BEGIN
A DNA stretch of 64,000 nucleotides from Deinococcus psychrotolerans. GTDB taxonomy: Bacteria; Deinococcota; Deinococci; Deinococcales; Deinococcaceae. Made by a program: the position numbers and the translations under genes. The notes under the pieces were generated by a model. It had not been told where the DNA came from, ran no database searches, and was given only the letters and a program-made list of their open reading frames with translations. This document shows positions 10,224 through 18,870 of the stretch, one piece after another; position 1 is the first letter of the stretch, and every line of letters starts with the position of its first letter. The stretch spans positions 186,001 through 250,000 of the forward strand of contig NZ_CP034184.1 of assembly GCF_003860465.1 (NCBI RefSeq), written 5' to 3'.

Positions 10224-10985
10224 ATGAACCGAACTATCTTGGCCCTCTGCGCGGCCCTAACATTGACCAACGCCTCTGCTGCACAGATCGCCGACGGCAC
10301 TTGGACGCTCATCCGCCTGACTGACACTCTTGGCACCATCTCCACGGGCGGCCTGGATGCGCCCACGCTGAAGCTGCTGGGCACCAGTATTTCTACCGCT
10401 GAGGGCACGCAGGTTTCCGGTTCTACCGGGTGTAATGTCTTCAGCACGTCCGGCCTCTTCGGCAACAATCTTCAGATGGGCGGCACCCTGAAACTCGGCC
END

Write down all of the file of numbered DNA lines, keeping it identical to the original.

A DNA stretch of 64,000 nucleotides from Deinococcus psychrotolerans. GTDB taxonomy: Bacteria; Deinococcota; Deinococci; Deinococcales; Deinococcaceae. Made by a program: the position numbers and the translations under genes. The notes under the pieces were generated by a model. It had not been told where the DNA came from, ran no database searches, and was given only the letters and a program-made list of their open reading frames with translations. This document shows positions 10,224 through 18,870 of the stretch, one piece after another; position 1 is the first letter of the stretch, and every line of letters starts with the position of its first letter. The stretch spans positions 186,001 through 250,000 of the forward strand of contig NZ_CP034184.1 of assembly GCF_003860465.1 (NCBI RefSeq), written 5' to 3'.

Positions 10224-10985
10224 ATGAACCGAACTATCTTGGCCCTCTGCGCGGCCCTAACATTGACCAACGCCTCTGCTGCACAGATCGCCGACGGCAC
10301 TTGGACGCTCATCCGCCTGACTGACACTCTTGGCACCATCTCCACGGGCGGCCTGGATGCGCCCACGCTGAAGCTGCTGGGCACCAGTATTTCTACCGCT
10401 GAGGGCACGCAGGTTTCCGGTTCTACCGGGTGTAATGTCTTCAGCACGTCCGGCCTCTTCGGCAACAATCTTCAGATGGGCGGCACCCTGAAACTCGGCC